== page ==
Do leasing consultants need any specific qualifications?

While some employers may require a bachelor’s degree in business, marketing, real estate, or a related field, others only require a high school diploma or equivalent. Often, prior experience is highly valued for this role. Some states may also require leasing consultants to be licensed real estate brokers.

What does a typical day like for a leasing consultant?

Their daily tasks involve showing available properties to potential tenants, answering inquiries about leases and terms, providing information about the property and local area, preparing and negotiating lease agreements, and addressing tenant complaints or issues. It’s a role that combines customer service, sales, and administration tasks, which can lead to a varied and interesting workday.

What are some typical challenges faced by a leasing consultant?

They often juggle numerous tasks and must meet leasing targets. Dealing with difficult tenants can be another challenge, as can mediating between tenants and property owners in disputes. Maintenance issues may also fall under their purview, requiring them to coordinate with service providers to resolve these problems. In addition, the role can entail weekend and evening work to accommodate prospective tenants’ schedules.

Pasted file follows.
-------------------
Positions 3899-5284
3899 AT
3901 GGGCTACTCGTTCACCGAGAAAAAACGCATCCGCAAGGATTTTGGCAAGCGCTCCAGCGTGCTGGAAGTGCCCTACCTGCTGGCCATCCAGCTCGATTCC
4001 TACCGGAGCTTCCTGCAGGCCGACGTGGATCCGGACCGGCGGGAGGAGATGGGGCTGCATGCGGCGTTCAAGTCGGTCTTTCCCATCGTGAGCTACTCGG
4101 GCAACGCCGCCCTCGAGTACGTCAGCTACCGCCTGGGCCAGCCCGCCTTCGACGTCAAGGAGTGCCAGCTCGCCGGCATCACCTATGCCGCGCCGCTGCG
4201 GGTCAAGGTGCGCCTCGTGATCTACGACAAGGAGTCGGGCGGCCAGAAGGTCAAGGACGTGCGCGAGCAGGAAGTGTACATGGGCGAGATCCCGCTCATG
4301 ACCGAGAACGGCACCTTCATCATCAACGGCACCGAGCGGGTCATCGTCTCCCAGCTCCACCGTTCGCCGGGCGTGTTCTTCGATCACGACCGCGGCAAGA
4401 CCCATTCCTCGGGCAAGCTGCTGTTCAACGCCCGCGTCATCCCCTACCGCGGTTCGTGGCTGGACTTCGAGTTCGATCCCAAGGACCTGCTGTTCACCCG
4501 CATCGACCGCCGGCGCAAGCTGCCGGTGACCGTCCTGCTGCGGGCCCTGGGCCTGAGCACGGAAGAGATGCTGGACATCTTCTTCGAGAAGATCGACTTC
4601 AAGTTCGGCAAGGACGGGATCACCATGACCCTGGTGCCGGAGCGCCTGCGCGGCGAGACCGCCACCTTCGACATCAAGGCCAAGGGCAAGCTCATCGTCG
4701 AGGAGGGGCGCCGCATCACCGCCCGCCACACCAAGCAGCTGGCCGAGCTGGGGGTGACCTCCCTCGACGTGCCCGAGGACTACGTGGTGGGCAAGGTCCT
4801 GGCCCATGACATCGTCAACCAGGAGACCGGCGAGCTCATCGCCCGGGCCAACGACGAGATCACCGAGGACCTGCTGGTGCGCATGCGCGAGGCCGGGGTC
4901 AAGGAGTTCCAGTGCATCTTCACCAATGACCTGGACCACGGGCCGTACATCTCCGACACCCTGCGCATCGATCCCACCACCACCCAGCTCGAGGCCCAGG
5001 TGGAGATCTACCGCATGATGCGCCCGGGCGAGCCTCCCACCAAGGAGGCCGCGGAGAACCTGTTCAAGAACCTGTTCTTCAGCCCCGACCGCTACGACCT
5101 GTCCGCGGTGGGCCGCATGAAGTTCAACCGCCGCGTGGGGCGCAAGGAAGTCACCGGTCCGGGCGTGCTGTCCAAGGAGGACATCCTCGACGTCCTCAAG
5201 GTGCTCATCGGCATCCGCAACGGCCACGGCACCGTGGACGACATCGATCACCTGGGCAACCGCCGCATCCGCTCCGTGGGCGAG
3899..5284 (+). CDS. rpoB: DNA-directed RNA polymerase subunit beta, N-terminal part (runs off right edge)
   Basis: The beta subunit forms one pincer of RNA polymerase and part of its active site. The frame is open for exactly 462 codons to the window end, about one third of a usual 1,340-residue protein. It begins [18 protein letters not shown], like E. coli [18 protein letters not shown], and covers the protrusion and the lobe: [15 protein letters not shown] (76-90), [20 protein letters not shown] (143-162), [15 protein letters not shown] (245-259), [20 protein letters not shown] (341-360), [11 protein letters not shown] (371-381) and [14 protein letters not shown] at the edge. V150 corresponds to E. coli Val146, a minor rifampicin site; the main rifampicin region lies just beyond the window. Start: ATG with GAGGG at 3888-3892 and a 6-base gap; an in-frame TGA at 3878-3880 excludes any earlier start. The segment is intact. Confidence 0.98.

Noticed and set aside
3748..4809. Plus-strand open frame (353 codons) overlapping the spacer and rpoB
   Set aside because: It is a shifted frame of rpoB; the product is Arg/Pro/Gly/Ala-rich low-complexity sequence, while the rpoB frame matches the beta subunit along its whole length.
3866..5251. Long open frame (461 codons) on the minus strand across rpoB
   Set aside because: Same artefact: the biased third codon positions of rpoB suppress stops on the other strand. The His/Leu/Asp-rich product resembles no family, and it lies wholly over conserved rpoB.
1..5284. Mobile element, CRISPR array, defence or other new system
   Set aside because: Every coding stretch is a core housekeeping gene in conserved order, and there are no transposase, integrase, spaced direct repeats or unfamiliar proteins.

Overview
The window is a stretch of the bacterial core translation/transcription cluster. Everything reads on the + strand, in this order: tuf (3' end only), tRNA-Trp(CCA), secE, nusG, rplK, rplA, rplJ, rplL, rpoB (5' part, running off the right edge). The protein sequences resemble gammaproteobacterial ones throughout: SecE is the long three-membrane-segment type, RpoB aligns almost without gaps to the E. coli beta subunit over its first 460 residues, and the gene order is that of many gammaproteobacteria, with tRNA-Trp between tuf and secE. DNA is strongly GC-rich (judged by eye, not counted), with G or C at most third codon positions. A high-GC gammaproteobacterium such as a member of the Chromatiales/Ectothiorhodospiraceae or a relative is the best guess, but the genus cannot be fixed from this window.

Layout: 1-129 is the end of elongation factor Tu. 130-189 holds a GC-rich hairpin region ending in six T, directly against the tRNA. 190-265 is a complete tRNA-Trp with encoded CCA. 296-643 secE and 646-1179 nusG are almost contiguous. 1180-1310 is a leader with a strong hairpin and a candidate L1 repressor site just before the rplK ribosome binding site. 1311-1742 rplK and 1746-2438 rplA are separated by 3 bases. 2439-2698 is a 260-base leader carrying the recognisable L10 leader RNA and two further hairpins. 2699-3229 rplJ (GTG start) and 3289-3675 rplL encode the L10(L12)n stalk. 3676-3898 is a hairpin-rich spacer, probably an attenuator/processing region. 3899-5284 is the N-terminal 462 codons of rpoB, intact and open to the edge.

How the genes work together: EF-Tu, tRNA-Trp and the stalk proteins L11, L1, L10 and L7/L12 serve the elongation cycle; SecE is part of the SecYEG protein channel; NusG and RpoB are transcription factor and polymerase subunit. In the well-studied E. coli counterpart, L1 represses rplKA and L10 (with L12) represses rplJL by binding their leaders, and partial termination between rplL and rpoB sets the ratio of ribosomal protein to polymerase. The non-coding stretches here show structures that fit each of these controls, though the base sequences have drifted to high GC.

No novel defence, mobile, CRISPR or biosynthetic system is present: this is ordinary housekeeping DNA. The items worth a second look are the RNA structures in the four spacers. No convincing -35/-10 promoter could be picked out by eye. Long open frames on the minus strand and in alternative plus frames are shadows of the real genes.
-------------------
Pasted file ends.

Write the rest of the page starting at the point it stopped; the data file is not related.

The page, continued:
Are there specialty areas for leasing consultants?

While the role can be broad, there are opportunities to specialize in different property types, such as residential, commercial, or industrial. Within residential property, for example, there can be specialties like luxury apartments or historical buildings. Depending on the employer, there might also be opportunities to focus on marketing, sales, or tenant relations aspects of the role.

What’s the most rewarding part of being a leasing consultant?

Many find helping people find a suitable place to live or work quite rewarding. There’s an element of satisfaction in matching prospective tenants with their perfect property. Plus, if they’re working on commission, there can be financial rewards for successful leasing. Ultimately, they often function as key parts of a vibrant community, making the role socially engaging and fulfilling.